Viral Hepatitis

Chronic liver failure due to hepatitis B or C is unusual in childhood. Therapy for hepatitis B is unsatisfactory. Drugs approved for use in children to treat hepatitis B virus (HBV) include interferon α (IFNα) and oral nucleotide analogues. The indications for treatment are persistently elevated serum aminotransferases, presence of hepatitis Be (HBe) antigen with detectable HBV DNA in serum, and features of chronic hepatitis on liver biopsy. IFNα (5 to 10 µ/m 2 three times a week) by subcutaneous injection for 6 months has a sustained clearance rate of 20% to 40%, but is no longer used. Trials of the long-acting pegylated IFN are in progress.

Children who have active histology, low HBV DNA levels (less than 1000 pg/mL), high serum aminotransferase enzymes, and horizontal transmission are more likely to respond to therapy. Both lamivudine and adefovir have a 26% seroconversion rate after 12 months of treatment. Viral resistance is an issue, especially with lamivudine. Entecavir has proven to be more effective in achieving virologic response in adults with chronic HBV infection, and phase 3 clinical trials in children are currently being conducted. New-generation nucleotide analogues including telbivudine and tenofovir are under evaluation. Liver transplantation is indicated for children with acute or chronic liver failure. Disease recurrence is not uncommon following transplantation, particularly when chronic and the use of oral lamivudine and hepatitis B immune globulin posttransplantation are recommended.

In contrast, therapy for hepatitis C is more satis­factory. Children who have persistent positivity of hepatitis C virus (HCV) RNA and evidence of liver disease should be selected for therapy that is best tolerated in younger children (3 to 5 years of age). The combination of pegylated IFN and ribavirin given for 12 months achieves early virologic response in 70% and sustained virologic response in 58% of children. Response rates are higher in those with HCV genotype 2 or 3 than in genotype 1 or 4. Discontinuation due to lack of response or viral breakthrough is 15% and 4%, respectively. Relapse occurs in 7% of children. Trials of protease inhibitor therapy and sofosbuvir, which have improved seroconversion rates in adults, are in progress in children.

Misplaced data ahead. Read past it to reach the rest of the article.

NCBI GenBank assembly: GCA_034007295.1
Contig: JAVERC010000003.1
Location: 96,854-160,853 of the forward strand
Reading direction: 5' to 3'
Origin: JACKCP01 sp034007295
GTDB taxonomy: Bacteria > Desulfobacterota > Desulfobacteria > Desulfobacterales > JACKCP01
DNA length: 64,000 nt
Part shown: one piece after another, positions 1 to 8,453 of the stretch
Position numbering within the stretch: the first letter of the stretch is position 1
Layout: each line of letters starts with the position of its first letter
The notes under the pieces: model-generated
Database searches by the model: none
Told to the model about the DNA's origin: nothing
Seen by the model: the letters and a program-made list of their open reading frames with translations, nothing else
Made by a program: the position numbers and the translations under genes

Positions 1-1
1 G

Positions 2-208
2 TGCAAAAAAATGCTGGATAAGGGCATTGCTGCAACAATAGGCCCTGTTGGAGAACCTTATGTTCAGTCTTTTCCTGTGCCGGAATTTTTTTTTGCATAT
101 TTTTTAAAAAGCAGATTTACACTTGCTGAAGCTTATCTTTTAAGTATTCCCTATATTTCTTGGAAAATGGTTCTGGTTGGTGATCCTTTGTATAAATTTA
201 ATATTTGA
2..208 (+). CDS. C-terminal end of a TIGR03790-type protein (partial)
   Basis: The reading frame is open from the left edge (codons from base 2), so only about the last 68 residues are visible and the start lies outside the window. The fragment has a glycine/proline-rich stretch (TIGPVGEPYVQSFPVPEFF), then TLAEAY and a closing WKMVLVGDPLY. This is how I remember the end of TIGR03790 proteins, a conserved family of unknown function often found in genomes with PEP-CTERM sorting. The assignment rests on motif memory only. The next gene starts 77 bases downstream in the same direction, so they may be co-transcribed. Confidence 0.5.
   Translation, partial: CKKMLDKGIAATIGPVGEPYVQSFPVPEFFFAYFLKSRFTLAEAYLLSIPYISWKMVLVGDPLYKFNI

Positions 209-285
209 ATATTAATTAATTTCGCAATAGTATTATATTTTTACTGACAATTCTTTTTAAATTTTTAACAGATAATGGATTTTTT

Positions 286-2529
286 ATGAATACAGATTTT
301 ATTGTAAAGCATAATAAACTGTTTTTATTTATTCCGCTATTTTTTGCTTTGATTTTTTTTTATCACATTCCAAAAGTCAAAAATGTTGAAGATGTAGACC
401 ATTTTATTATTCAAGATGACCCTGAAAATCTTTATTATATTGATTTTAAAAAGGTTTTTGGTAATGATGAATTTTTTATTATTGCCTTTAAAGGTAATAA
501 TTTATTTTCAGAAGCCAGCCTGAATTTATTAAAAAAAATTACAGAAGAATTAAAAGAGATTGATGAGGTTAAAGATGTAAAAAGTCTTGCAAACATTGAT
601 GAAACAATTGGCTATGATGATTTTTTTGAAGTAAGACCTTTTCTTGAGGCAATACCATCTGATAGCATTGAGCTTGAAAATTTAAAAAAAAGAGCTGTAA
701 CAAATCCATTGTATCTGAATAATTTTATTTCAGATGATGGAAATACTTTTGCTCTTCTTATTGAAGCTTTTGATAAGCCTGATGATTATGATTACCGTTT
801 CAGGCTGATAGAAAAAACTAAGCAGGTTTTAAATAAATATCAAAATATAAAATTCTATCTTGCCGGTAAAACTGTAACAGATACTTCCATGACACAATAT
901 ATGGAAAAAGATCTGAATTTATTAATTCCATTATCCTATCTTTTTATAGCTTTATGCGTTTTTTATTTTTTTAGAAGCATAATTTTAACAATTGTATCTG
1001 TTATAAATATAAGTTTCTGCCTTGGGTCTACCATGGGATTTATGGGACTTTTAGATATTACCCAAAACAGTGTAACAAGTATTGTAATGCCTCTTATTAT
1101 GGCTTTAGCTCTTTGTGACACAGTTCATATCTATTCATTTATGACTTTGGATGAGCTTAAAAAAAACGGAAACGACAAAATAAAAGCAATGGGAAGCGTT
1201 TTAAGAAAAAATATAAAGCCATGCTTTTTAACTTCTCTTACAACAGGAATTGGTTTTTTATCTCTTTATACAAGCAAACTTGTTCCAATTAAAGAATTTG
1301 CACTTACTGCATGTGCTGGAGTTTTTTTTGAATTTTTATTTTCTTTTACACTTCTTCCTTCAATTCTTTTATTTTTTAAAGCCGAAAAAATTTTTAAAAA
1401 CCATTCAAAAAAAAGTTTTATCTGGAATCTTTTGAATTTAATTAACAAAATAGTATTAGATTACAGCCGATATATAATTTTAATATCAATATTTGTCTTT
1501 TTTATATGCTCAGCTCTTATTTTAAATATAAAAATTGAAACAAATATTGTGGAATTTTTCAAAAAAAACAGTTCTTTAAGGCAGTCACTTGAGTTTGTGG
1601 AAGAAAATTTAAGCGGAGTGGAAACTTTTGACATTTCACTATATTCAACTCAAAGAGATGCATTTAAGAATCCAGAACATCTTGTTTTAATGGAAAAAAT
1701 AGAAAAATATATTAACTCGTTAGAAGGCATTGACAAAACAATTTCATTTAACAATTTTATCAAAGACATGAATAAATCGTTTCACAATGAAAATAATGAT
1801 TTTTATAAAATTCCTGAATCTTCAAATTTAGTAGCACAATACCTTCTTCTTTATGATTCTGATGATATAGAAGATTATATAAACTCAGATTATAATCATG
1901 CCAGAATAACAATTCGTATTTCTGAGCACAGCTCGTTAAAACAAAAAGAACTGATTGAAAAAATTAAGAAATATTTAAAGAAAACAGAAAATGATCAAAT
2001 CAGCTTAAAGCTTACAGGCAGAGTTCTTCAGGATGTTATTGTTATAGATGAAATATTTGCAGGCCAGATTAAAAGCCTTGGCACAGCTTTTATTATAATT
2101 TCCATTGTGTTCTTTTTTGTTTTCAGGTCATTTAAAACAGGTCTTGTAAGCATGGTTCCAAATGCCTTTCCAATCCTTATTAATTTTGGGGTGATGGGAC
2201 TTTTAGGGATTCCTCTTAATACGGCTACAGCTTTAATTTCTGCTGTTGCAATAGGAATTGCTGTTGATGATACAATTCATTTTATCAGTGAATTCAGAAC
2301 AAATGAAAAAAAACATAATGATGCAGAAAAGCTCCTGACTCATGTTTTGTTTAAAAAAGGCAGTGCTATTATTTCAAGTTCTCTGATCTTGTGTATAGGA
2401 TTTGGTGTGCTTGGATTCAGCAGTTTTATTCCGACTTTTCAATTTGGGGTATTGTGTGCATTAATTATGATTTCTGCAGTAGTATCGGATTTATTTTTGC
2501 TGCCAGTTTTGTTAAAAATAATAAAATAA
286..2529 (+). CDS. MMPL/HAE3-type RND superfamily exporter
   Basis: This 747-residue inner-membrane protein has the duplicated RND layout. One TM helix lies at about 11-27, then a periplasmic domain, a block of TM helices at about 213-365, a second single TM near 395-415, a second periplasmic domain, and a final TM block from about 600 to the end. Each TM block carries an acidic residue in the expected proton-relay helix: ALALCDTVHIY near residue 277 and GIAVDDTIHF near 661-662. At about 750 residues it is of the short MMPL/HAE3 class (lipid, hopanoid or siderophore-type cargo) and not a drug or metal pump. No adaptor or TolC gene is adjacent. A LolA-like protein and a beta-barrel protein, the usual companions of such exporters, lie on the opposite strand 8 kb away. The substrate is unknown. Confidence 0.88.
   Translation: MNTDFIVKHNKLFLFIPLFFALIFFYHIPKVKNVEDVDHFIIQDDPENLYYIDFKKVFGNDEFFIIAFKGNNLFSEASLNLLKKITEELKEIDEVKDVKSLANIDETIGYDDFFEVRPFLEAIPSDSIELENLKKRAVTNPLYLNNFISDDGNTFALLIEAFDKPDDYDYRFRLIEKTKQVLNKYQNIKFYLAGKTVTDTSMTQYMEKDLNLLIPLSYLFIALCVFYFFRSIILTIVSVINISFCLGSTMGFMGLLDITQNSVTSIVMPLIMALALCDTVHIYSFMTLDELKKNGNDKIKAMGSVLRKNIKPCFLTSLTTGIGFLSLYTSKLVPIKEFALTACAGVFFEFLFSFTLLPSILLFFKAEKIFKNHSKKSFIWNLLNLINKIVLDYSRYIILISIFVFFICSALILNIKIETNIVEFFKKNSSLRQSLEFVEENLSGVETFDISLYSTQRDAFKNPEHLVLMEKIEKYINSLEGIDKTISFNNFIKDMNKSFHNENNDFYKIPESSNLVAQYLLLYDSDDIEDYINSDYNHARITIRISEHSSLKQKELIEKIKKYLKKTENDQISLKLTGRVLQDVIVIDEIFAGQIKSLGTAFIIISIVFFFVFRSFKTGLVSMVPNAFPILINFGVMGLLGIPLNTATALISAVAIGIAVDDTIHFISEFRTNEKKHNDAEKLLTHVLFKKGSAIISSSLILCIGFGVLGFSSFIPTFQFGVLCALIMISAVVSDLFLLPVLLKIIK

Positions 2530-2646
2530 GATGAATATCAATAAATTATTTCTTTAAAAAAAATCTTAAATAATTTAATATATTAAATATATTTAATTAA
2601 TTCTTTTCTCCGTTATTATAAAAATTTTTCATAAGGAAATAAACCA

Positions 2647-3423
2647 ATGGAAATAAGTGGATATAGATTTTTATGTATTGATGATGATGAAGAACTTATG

Nonalcoholic Fatty Liver Disease

Nonalcoholic fatty liver disease (NAFLD) is defined by evidence for hepatic steatosis, by either imaging or histology, in the absence of other causes for secondary hepatic fat accumulation. NAFLD can be further characterized histologically into the following: (1) nonalcoholic fatty liver (NAFL), which is the presence of hepatic steatosis (involving >5% of hepatocytes) with no evidence of hepatocellular injury (i.e., ballooning in the hepatocytes) and (2) nonalcoholic steatohepatitis, defined by the presence of hepatic steatosis and hepatocellular injury with or without fibrosis. NAFLD rarely progresses to liver failure and cirrhosis in childhood, but its global prevalence necessitates its consideration as an entity in childhood liver failure. NAFLD affects an estimated 3% to 10% of children in developed countries, with a 2 : 1 male preponderance. Obesity is a major risk factor, with disease found in 70% to 80% of obese children.